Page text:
Do Your Homework
It is vital to do your research to know the proper range for your salary within your particular market (i.e. profession, level of education, and work experience). You can have the knowledge of what is expected in your field for your particular job and the potential salary. This is where you can build your case; go over all your duties, responsibilities, and skills demonstrated in the job to see where you can emphasize certain strengths that stand out in your job performance. If you have been in your position for a while, point out the aspects of your proven job performance. Always assume that your salary is negotiable, yet once you know the salary range within your job market, make sure you understand the context of the negotiation. In other words, use the information to set a realistic goal for your salary or pay increase.
Just as I mentioned before, negotiating a salary might activate some resistance inside of yourself, and you might feel uncomfortable engaging in this conversation. It is important to know what these resistances feel like: get to know them as a physical sensation. Maybe you feel tense in your chest or you feel shortness of breath. Learning what the physical sensations feel like in an experience like this makes it easier to navigate the tense moments, allowing it to become background noise and get you back in the present moment. Understand this is a business transaction and is a regular process for a company. Your personal and self-worth is not tied to this transaction. It might help to have a script or at least some rehearsed bullet points of your key arguments to help navigate the conversation.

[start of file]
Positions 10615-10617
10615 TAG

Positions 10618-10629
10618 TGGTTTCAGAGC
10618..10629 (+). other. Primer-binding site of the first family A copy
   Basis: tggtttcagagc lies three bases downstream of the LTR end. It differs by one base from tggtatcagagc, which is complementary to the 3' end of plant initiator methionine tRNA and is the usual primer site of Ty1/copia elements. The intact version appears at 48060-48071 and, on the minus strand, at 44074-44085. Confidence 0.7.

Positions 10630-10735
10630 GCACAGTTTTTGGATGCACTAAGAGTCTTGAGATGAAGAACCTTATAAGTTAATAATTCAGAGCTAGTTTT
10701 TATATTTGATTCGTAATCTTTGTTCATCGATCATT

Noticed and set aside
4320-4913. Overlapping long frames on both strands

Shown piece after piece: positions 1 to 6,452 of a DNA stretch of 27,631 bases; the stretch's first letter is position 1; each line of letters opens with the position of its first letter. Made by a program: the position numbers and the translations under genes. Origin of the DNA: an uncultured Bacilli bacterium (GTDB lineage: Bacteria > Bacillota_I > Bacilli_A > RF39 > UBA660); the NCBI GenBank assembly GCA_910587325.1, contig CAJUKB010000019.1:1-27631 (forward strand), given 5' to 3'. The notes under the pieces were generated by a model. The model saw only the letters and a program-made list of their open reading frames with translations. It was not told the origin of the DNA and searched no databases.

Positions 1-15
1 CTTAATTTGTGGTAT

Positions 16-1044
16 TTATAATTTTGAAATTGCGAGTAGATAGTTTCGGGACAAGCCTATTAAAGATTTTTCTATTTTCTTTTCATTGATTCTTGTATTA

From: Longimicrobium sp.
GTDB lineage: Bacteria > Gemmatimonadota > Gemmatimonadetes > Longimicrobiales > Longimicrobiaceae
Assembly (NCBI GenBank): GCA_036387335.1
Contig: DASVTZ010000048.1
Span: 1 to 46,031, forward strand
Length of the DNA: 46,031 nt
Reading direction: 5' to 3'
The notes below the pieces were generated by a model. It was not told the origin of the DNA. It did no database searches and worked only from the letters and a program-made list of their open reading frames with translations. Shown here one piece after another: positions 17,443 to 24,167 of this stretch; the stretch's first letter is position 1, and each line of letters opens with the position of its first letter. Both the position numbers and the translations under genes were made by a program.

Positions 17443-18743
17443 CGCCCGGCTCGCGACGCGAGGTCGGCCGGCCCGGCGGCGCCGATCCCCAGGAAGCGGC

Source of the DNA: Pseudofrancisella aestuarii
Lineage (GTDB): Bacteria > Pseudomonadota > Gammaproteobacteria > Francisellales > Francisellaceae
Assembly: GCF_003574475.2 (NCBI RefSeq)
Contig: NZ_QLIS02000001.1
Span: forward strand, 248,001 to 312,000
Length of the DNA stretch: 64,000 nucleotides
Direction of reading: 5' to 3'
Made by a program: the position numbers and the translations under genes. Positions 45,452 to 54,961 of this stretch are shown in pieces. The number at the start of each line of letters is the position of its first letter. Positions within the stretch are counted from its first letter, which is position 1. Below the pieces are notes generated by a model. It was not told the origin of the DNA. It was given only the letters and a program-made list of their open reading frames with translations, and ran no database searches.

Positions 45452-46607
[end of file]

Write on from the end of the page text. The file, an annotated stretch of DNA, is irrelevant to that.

The most effective way of communicating is staying assertive, non-defensive, and calm through the negotiation. Assertive communication is the way to stand up for your true perspective without being reactive in a passive or aggressive tone; it is about mutual respect while staying true to yourself. This is an opportunity to get through to your employer where they are not distracted by reactionary tones or deliveries. It’s a way for you to model aspects of a leader through effective communication. Staying assertive not only means verbal communication but also non-verbal cues. In this case, it is important to stay attentive, maintaining good eye contact, posture, and tone of voice. Be ready for a time where compromise happens. Know what is the lowest value you’re willing to accept, again using your research and realistic goals to guide you. Keep in mind that there are other forms of compensation such as additional vacation or sick days. It is possible that your employer might need time to think about it. If any increase or better starting salary seems inaccessible at this moment, end the meeting in a positive note and tell your employer that you hope that with a continued strong performance, you can revisit this discussion at a future time. Overall, embrace the opportunity and challenge of negotiating your salary.